Now on both iPhone and iPad, what Vesper does is offer you a quick place to write text. It’s intended for short snippets, but you could do anything — from To Do lists to articles and chapters. Open it up, tap a button to get a new document, and start typing. You can also add photographs, and the app encourages you to pop tags in too. There are no predefined tags, it’s entirely your choice whether you use them at all, and what you call them when you do. Mark this note as being Work and that one as Home. Getting Things Done fans could add a tag they call Someday/Maybe, and then never look at it again.

Hands On: Vesper 2.005 (iOS) – William Gallagher, MacNN (18 March 2015)

Read the full piece, especially as I spent ages writing it. MacNN reviews tend to start from the basis of who-is-this-software-useful-to and I really like that. There’s no attitude beyond whether it does what it says and whether there are better alternatives.

That’s true even when there’s no especially logical reason for why an alternative is superior. This review is an example of exactly that. For Vesper is very, very good and you will certainly like it and probably love it if you were to buy it for your iPhone and iPad. Yet I simply prefer an alternative called Drafts 4. I’m writing this to you in Drafts 4; it has become my automatic place to write anything when I’m on my iPad.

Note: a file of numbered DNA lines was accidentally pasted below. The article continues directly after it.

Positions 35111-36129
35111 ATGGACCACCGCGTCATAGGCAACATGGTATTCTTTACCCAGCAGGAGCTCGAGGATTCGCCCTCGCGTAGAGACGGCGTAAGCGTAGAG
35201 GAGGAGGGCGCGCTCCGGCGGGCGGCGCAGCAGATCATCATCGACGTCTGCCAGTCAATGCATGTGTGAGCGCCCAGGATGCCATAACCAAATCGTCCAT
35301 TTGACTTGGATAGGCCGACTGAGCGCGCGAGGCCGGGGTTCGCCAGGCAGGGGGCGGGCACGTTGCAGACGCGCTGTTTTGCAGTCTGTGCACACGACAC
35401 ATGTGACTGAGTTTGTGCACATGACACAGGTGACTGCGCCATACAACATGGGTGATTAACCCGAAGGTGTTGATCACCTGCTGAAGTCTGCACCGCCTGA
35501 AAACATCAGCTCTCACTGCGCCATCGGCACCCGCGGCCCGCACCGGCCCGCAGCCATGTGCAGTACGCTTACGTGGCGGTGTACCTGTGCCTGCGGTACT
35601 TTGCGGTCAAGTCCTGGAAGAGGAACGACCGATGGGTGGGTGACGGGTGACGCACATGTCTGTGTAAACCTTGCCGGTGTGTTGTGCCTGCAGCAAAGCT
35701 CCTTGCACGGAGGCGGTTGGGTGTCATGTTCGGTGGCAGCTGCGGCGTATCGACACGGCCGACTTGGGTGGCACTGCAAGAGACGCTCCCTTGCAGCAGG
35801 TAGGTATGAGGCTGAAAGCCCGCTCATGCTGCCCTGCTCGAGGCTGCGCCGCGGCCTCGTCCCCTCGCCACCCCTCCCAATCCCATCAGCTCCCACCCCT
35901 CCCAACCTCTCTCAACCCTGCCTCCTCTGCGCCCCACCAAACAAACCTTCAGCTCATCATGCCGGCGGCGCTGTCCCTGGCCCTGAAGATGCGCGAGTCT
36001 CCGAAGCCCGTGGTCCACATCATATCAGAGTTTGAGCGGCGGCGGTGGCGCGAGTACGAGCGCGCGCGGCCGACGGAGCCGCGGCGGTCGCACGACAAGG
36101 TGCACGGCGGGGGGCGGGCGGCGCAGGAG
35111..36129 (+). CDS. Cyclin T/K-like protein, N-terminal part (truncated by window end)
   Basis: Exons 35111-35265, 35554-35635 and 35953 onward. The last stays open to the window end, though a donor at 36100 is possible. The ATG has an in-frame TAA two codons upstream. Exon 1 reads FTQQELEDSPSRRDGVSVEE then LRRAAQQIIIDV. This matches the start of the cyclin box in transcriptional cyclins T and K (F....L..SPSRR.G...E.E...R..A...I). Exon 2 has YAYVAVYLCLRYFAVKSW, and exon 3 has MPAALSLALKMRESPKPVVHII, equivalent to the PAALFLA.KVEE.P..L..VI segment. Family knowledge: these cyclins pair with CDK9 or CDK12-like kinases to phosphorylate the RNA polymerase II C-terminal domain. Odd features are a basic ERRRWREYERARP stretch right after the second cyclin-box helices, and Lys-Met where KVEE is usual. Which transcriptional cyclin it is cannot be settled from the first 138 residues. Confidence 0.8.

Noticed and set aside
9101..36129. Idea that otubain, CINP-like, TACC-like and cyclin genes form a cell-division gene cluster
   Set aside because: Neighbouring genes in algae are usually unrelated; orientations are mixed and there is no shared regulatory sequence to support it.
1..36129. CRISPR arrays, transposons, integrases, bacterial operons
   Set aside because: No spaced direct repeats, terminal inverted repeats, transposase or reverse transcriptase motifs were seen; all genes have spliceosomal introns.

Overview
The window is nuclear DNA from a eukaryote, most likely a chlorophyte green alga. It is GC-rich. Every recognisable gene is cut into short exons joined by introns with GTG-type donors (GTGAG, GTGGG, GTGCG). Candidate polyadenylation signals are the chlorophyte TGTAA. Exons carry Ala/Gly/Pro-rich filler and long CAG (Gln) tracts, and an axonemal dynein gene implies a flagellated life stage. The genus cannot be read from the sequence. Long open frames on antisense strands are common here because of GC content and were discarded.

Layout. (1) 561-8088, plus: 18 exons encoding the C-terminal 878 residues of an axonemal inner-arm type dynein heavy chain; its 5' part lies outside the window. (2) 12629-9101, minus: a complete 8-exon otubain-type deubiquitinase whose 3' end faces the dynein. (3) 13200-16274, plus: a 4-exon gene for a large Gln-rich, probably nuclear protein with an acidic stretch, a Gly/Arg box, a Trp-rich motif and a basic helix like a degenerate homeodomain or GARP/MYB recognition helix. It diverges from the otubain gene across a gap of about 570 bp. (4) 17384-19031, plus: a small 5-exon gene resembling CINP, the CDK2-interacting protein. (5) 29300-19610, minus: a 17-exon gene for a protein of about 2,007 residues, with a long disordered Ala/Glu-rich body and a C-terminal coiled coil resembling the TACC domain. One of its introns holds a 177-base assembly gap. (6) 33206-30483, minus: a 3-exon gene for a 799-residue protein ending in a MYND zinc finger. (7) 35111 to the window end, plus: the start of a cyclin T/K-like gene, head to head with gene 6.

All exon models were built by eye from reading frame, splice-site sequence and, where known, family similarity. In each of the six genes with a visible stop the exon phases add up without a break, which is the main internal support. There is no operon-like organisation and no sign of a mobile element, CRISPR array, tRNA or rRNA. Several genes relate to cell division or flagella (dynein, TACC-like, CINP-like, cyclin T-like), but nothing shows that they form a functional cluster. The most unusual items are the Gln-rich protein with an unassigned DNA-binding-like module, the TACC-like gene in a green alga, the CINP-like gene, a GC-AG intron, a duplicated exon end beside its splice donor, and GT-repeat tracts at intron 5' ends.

I could point to features it has that Vesper doesn’t – but then I could point to features Vesper has that Drafts don’t. Some of which, such as Vesper’s excellent automatic syncing between iPad and iPhone, I would like Drafts to have.

There is a risk that you can say this stuff – X software is great but I prefer Y so there – and either be irritatingly obstructing your reader or just being so wishy-washy that you’re no use to anyone. I tend toward the wishy-washy, I’m afraid. But software is immensely, just immensely more personal than technical websites and journalists admit so I love that MacNN counts the feel of an app as being as relevant to mention as its feature list.

But also, Vesper is excellent. Go read the full pieceand see me enthuse.

David Bowie on creating things and moving on

I’m not sure why it feels like there’s been a spate of talks becoming animated cartoons, but here’s another one. The animation is fine, I think I’d just like to concentrate on the audio as it’s David Bowie being rather interesting about separating audience reaction from one’s own perception of a piece of your work.

Via Nackblog